2 May 2016
Issue number 869
Britain’s Foreign Secretary, Philip Hammond, has become the latest high level European political figure to travel to Cuba and meet with President Castro and senior ministers.
During an April 28-29 visit, Mr Hammond held talks with President Castro, Vice President Ricardo Cabrisas, and the Cuban Foreign Minister, Bruno Rodriguez, and signed a number of agreements aimed at increasing trade and co-operation between the two countries.
These regularise outstanding issues relating to Cuba’s medium and long term debt with the UK, as well as four memorandums of understanding relating to education, energy, culture, and financial and professional services.
During his discussion with President Castro and Cuban Ministers, the idea emerged that the UK might support the development of Cuba’s financial services sector.
Speaking about this, Mr Hammond said that President Castro had said to him directly “we lack management expertise in banking services, and this is an area where the UK has something very clear to offer”.
More generally, the British Foreign Secretary said that the main sectors where Britain saw opportunity in Cuba were in financial services, tourism and renewable energy.
However, Mr Hammond said, challenges to doing business in Cuba remain, not least due to the US trade embargo.
“We have had discussions with the US about the challenges for British and other European banks in doing business with countries that face US sanctions,” Mr Hammond told journalists. “There are some problems here but we are working through them with the US and hope to make progress in a way that will enable British businesses to do more business with Cuba,” he was quoted by Reuters as saying.
Cuban reports said that in his meeting with his Cuban counterpart, Mr Rodriguez said that relations with the UK were a priority for the island, just as with the rest of Europe. The Cuban Foreign Minister was also reported to have expressed satisfaction with the favourable development of bilateral relations and progress in the fields of culture, sports, trade, tourism and investment, and highlighted the potential for further expansion.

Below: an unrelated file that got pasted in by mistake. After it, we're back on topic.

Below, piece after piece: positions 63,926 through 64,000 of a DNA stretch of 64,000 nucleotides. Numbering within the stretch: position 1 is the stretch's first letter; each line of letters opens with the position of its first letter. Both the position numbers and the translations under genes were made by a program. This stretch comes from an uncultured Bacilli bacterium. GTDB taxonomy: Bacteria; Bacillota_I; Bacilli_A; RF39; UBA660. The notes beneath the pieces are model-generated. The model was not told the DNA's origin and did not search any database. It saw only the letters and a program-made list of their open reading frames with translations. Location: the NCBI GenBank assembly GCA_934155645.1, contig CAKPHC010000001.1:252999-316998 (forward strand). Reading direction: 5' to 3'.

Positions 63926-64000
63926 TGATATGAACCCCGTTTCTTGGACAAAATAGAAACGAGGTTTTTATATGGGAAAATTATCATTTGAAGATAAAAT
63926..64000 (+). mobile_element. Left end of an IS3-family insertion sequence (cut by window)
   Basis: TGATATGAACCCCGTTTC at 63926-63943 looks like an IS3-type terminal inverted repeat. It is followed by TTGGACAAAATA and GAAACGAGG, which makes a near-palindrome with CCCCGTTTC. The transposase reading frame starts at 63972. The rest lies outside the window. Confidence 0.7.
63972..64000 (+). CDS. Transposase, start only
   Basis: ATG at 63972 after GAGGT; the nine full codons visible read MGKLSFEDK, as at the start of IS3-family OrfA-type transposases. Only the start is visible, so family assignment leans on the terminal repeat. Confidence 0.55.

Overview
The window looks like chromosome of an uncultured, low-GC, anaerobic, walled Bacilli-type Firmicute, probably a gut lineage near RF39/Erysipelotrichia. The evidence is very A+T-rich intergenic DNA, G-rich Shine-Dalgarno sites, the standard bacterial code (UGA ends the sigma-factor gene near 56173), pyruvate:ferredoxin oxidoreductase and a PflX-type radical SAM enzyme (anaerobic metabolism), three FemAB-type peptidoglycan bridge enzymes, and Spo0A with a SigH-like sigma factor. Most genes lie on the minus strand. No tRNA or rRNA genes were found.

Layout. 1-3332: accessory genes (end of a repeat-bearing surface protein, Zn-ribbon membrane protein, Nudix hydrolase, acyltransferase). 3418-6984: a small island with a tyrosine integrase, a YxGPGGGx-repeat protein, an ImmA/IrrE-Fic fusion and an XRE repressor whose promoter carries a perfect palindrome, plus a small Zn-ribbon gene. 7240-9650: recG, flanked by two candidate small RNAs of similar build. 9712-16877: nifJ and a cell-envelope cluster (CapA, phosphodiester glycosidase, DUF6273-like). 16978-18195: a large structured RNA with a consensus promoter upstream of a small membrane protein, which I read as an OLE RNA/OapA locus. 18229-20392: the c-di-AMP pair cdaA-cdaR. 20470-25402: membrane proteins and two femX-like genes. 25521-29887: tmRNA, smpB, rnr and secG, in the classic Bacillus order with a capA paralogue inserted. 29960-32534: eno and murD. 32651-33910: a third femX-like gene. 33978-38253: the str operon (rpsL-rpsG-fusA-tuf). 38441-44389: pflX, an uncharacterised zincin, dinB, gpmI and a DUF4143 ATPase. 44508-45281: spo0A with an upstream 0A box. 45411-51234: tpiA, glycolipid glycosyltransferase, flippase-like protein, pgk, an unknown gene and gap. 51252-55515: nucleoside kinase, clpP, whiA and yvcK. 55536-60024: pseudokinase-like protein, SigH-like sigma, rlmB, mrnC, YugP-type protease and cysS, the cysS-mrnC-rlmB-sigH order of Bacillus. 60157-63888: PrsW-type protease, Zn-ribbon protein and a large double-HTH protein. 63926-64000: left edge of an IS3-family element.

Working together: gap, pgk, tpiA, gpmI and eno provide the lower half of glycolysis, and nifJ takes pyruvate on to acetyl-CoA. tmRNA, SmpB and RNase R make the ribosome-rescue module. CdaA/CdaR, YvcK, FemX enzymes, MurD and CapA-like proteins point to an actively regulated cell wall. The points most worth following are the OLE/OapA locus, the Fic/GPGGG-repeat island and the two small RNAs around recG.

Speaking to journalists at the British Embassy after his April 29 meeting with President Castro, Mr Hammond said that they had a long and interesting discussion. “He is espousing a programme of gradual change, embracing the realities of the world we live in… Castro is seeking to position himself in the middle between those who are resisting change and those who want much faster, more radical change,” Mr Hammond said.
The British Foreign Secretary also said that he was very struck by the fact that President Castro described the internet as the reality of our world, and that he spoke positively about the benefits the internet could bring.
Prior to his departure, Mr Hammond had said that there was great potential to further improve relations and was quoted as saying that he was looking forward to demonstrating to the Cuban government that Britain was keen to forge new links across the Atlantic as Cuba entered a period of significant social and economic change. It was an opportunity, he said, to hear what Cuba thinks about its present challenges and where it sees its future.
His visit was the first by a senior British Cabinet Minister to Cuba since Cuba’s 1959 revolution, and the first by a serving British Foreign Secretary. In UK terms it was also the first by a ‘political’ minister. Mr Hammond was combining it with the 9th UK Caribbean Forum which took place in Nassau immediately after his visit to Havana.
In EU terms the visit reflected the new policy of dialogue with Havana and the agreement reached in March to sign a political dialogue and co-operation agreement after two years of negotiations. The framework agreement is expected to lead to a closer trade and development relationship.
During his stay, Mr Hammond met with representatives from Cuban civil society and the British business community in Havana.
The Cuban official media described the meeting with President Castro as cordial.
This is an extract from the Caribbean Council’s weekly Cuba Briefing, a leading publication that provides detailed and accurate news on economic, social and political developments inside Cuba to corporate interests with a long term economic relationship with the island.
The publication is available internationally on a subscription-only basis for those in business, government and the academic world who wish to understand on a weekly basis developments relating to Cuba.